Iran Denies Its Nuclear Computer Systems Hit by New Virus

Computers at two Iranian facilities were reportedly shut down by the virus, which also played loud rock music by AC/DC on the scientists' workstations.

Iran on Wednesday denied reports that its nuclear program's systems had been hit with a new cyber virus which shut down computer functions at two facilities - and played music by AC/DC at loud volume.

"Who seriously believes such a story? It is baseless and there has never been such a thing," Chief of Iran's Atomic Energy Organization (AEOI), Fereydoun Abbasi, told ISNA news agency.

The internet security website F-Secure said last week that it was informed of the cyber-attack by a scientist working at the AEOI, who sent them an email detailing the breach.

According to the scientist, the song Thunderstruck by Australian rock band AC/DC played randomly on several of the workstations during the middle of the night, with the volume on full.

The computer systems of the AEOI and related facilities, as well as some ministries, have previously been attacked by computer worms.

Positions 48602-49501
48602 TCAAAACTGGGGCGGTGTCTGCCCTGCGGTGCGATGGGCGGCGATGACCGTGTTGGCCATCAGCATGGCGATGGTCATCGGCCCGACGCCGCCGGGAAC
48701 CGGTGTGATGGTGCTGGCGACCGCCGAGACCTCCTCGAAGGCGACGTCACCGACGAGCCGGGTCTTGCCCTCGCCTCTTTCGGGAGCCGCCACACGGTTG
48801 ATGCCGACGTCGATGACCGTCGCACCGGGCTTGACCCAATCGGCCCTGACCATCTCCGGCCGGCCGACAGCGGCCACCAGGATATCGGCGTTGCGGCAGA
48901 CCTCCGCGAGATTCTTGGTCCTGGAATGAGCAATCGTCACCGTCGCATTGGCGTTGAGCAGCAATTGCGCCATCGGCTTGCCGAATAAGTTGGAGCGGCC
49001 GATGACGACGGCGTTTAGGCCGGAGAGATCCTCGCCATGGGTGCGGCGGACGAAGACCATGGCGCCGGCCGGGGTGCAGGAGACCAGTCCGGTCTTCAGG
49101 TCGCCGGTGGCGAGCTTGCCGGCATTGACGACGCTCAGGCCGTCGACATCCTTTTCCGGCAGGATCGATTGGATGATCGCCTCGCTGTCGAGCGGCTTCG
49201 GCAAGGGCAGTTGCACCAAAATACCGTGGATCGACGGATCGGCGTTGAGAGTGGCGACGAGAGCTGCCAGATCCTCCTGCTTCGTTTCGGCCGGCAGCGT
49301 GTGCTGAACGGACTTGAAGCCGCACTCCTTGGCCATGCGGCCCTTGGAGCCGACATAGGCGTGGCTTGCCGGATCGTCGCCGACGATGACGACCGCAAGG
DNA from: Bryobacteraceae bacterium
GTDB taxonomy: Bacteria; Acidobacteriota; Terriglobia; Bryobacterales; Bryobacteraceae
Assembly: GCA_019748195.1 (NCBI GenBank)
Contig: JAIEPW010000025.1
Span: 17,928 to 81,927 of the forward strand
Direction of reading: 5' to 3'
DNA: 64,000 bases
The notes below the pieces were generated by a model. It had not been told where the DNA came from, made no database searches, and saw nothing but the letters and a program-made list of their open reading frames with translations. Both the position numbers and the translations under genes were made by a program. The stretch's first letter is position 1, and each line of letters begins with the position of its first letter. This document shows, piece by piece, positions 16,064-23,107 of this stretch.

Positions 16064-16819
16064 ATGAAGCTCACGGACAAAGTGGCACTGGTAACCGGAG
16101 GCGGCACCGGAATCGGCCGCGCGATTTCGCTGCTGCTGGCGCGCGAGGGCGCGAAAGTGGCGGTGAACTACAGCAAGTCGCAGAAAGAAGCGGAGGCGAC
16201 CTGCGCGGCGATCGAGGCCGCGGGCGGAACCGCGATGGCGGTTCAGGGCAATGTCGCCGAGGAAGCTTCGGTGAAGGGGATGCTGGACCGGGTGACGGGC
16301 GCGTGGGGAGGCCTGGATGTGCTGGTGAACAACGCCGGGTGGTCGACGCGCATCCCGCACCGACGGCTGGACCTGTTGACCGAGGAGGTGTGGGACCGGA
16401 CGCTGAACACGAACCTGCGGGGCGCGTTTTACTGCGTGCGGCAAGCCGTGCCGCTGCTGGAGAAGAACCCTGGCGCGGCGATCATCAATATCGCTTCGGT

Iran has confirmed some of the cyber-attacks, but played down any damage.

In 2010 some 30,000 Iranian computers were infected with the sophisticated Stuxnet worm, which appeared to target computers connected to uranium-enriching centrifuges at nuclear sites.

Computer experts have speculated that the worm was developed by either Israel or the United States to derail Iran's disputed nuclear programs.

An Iranian security guard stands at the Maroun Petrochemical plant at the Imam Khomeini port in southwestern Iran in September 2011. AP

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